You may well miss this appropriately named culinary masterpiece as you amble up Piccadilly, because most of the action takes place above street level in what’s known as the ‘Above’ restaurant – yup, these days it’s all about literalism when it comes to naming restaurants. Ascend the elegantly curvaceous Gaudiesque staircase and be suitably wowed by the enormous plate glass windows overlooking Green Park. Ollie Dabbous opened his first venue, Michelin-starred Dabbous, in 2012 to much acclaim and now he’s done it again here in the West End. Book a corner table by those giant windows and let Ollie’s 1970s west coast playlist wash over you. To appreciate all that natural light go for the lunch menu which includes their signature wood-smoked nest egg, meaty Cornish monkfish and the glazed, intensely flavoursome veal sweetbread with summer vegetables and lemon thyme. There’s a good selection of English and French cheeses (with supplement) and you’ll end proceedings with a soaked cherry blossom teacake with creamy Tahitian vanilla ice cream. If you’ve chosen to pair that lot with the classic wine selection you may struggle to make it back down that mighty staircase. Seven courses – £160Classic wine pairing – £105 


Amethyst’s angled dining table aims to combine the intimacy of separate tables with the sociability of a dinner party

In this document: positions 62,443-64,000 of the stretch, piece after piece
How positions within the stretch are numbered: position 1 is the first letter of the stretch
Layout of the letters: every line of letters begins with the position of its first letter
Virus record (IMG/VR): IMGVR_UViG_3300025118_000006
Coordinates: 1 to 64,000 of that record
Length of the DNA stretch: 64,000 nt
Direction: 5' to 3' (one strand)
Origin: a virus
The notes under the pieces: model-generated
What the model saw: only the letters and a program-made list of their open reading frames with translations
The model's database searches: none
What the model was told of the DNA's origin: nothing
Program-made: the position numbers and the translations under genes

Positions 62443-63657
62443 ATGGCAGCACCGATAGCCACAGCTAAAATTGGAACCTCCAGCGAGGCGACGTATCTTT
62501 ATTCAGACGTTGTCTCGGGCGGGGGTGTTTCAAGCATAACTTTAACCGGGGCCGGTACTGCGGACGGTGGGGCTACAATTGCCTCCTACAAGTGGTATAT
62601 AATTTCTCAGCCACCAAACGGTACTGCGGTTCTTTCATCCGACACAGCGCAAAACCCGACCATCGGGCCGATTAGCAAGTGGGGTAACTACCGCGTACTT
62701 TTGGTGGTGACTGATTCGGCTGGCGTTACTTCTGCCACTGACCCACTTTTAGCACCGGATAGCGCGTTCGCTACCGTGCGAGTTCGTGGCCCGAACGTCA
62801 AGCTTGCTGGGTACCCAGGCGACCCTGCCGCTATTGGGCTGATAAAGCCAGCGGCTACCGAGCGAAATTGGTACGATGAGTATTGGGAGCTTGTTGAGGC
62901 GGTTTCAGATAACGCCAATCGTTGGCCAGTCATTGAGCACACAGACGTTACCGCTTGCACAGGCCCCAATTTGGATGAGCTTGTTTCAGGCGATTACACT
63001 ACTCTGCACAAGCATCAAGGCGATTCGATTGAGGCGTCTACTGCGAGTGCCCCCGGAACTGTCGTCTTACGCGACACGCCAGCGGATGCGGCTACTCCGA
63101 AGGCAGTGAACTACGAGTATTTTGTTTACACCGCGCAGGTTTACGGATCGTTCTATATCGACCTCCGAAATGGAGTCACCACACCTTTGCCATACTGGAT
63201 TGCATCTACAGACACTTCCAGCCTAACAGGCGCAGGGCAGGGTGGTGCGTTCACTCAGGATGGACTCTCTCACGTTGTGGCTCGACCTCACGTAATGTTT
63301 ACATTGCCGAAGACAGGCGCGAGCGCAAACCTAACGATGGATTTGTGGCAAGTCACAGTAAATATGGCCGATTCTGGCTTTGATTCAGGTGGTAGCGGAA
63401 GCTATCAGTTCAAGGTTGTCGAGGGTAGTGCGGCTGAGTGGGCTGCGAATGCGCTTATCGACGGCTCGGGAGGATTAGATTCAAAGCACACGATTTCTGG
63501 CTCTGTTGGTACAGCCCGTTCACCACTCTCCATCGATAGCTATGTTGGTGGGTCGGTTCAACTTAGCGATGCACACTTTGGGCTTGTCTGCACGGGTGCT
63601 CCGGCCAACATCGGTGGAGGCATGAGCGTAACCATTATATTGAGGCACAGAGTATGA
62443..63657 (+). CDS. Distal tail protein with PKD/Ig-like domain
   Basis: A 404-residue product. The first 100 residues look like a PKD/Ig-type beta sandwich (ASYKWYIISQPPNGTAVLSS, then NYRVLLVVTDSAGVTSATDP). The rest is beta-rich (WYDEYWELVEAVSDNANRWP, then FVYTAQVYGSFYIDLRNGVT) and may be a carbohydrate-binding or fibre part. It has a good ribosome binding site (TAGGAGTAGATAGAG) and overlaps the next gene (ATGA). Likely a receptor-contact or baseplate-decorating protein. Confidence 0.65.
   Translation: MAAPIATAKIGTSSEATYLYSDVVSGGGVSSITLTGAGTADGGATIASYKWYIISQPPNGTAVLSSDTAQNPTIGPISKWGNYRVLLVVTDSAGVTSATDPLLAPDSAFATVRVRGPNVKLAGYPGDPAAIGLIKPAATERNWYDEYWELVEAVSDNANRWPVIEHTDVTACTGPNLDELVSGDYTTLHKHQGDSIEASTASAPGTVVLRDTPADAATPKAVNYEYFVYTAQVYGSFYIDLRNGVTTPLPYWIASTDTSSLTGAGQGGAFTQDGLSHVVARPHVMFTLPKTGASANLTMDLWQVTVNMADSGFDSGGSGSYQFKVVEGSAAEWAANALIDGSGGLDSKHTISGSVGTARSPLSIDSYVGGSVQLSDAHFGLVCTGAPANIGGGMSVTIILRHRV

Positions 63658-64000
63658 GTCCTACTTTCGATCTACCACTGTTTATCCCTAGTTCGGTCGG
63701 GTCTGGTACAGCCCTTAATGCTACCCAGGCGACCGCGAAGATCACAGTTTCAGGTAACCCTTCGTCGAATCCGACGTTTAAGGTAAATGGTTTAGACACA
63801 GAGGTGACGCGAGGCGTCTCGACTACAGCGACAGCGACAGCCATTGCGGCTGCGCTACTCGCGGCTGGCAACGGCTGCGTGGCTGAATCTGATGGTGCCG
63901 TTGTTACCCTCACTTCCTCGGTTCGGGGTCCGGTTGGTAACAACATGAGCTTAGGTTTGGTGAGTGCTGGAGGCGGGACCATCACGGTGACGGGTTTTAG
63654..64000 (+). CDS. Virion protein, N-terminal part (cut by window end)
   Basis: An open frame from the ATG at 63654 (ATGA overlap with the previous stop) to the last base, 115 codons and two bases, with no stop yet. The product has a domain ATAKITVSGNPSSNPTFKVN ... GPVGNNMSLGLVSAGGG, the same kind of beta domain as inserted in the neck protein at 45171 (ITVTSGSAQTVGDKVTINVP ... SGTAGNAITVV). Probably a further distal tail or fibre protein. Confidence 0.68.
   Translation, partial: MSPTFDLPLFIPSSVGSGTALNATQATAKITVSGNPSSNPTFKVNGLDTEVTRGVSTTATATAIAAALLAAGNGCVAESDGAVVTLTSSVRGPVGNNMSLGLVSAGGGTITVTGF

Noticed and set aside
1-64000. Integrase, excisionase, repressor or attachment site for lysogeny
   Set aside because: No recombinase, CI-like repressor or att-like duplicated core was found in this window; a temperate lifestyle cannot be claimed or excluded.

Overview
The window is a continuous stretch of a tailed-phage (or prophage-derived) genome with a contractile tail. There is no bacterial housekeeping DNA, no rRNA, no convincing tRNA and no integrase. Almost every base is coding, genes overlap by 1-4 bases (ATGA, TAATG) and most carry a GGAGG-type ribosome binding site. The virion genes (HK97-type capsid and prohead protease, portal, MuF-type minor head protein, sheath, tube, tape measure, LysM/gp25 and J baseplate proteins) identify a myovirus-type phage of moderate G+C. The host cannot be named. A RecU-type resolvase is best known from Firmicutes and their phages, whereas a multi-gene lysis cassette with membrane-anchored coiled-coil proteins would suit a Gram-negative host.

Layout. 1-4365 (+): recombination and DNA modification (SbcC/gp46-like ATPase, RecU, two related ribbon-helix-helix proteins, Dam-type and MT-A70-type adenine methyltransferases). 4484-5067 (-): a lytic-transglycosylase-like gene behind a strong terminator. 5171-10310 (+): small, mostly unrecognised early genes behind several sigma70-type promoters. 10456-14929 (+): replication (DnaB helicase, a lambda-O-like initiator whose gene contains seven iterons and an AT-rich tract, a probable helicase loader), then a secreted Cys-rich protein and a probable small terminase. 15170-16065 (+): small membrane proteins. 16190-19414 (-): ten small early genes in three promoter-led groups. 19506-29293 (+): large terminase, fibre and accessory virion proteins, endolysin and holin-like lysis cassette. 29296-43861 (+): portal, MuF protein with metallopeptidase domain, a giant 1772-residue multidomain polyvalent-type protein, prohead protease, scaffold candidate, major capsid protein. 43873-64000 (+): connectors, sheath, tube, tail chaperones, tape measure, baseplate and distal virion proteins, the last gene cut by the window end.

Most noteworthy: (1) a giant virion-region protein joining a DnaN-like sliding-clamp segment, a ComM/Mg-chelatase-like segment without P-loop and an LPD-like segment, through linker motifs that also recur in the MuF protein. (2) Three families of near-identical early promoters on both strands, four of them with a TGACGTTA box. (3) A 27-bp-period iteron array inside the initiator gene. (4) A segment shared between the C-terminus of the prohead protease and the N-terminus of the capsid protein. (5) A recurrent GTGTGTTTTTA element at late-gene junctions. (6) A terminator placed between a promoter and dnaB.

It’s rare to find a restaurant that gets all the basics right, and I don’t just mean decent grub. A Michelin-starred chef can work his tail off but if the venue’s lighting is harsh, the acoustics off-putting and the seating uncomfortable they may as well be serving egg and chips. Chef and owner Carlo Scotto has worked hard to make sure his newly opened Amethyst has all the peripheries covered. Despite hardwood floors and concrete walls, you won’t have to bellow to make yourself heard. In fact the roughed-up concrete actually helps absorb excess noise, and while I don’t usually condone piped music, the subtle beats remain very much in the background adding just the right amount of chilled ambience. Where this place really excels however is in its seating arrangements. Scotto and his wife agonised over the look and scale of their single, beautifully crafted quartz-topped dining table. Combining the intimacy of separate tables with the sociability of a friend’s dinner party the cleverly angled edges allow up to 30 customers to engage with each other, but only if they choose. It’s a simple but remarkable achievement and I’d be surprised if their ingenious design doesn’t catch on. Perhaps we will look back in a few years with wry amusement at today’s starchy table-clothed islands. There’s no menu to fawn over here, but who needs florid prose when the food is so eloquent? Yes the blackened cod puts competitors in the shade but leave a few superlatives for the beef fillet with sticky dates paired with an award winning 2015 Chateau Ladignac Medoc. The blackberry, vanilla oil and bronze fennel pudding may well leave you speechless. Six courses – £9012 courses – £135Wine pairing – from £155